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To be unsure whether to stick with a bike or get a car?

(17 Posts)
Shinyredbike Fri 25-Mar-16 21:24:04

I'm a student and currently ride a motorbike but only a small one. My currency cbt is due to expire soon so I'm faced with a choice -
- Do a full DAS bike license and get a bigger bike
- Do driving lessons and get a car.

I do want to get a bigger bike and a car at some point in the future but right now I can't afford it and can only afford one or the other. Obviously driving a car will take much longer, will be more expensive and a car will be much more expensive to run. It will be more convenient though, and the ability to take passengers etc.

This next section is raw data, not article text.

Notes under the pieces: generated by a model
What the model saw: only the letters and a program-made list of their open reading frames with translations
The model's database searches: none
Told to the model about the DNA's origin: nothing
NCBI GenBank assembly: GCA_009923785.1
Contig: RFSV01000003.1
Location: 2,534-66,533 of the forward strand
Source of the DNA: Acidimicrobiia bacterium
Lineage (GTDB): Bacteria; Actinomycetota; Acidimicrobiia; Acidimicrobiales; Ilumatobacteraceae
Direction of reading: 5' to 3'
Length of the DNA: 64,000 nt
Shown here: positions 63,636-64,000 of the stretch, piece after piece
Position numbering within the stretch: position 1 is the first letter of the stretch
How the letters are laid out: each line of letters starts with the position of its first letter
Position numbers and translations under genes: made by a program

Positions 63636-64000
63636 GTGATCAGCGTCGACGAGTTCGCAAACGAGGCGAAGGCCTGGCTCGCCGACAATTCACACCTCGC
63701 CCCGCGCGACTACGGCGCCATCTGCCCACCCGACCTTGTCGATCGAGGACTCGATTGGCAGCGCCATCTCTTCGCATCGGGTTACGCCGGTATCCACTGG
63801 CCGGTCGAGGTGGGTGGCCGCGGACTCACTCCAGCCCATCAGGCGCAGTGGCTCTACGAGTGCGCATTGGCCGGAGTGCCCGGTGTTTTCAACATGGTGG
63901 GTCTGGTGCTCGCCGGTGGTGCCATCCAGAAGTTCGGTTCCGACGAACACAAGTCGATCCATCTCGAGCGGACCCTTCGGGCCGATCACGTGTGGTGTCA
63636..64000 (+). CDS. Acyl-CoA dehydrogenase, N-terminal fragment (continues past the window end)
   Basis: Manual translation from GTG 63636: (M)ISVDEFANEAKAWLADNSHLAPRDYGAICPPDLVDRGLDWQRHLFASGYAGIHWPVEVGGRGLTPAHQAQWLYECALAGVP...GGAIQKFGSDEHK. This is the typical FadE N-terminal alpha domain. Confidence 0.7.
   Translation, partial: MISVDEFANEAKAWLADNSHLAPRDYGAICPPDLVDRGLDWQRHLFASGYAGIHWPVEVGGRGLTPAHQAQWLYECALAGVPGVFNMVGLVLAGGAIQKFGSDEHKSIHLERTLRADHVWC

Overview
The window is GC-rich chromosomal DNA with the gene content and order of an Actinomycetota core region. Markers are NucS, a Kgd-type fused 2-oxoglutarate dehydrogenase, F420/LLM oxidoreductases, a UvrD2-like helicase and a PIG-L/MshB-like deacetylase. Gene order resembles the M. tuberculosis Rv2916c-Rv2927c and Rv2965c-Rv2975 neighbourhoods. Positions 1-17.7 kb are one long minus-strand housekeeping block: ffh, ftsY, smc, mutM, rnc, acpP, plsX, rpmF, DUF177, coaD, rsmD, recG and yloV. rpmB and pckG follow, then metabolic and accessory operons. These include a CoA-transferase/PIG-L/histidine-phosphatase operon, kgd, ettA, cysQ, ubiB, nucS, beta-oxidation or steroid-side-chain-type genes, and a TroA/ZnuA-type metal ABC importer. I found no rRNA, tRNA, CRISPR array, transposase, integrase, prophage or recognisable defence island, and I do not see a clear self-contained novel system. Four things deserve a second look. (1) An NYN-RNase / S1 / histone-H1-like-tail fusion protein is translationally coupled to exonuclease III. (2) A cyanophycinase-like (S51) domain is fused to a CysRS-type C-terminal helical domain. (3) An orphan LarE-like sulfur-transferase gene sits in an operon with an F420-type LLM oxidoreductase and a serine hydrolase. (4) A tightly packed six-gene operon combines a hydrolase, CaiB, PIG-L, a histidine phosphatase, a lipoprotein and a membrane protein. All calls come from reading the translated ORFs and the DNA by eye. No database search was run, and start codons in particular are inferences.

Riding a bigger bike would enable me to do longer distances than go faster as I am quite limited with the bike I have now, not that I'm determined to speed but as it is I can't overtake and can barely hit the speed limit and I regularly travel on major A roads. It would a lot cheaper to run a bike but then I have to deal with adverse weather conditions.

Aibu to be unsure which would be better?

Seeyounearertime Fri 25-Mar-16 21:27:49

Car.

I love bikes, being a biker is something in your blood, but cars are easier to drive, easier to nip places, easier to carry people and stuff, easier in bad weather.

The time I miss bikes is days like today when I could jump on my VN2000, throttle rolled half way, cruising over the Humber and northwards. Bliss.

Lweji Fri 25-Mar-16 21:28:20

Considering safety and weather, and flexibility for rides, luggage and shopping, I'd always go for a car.
I'd only have a bike as a second option and if traffic justified using one instead of a car.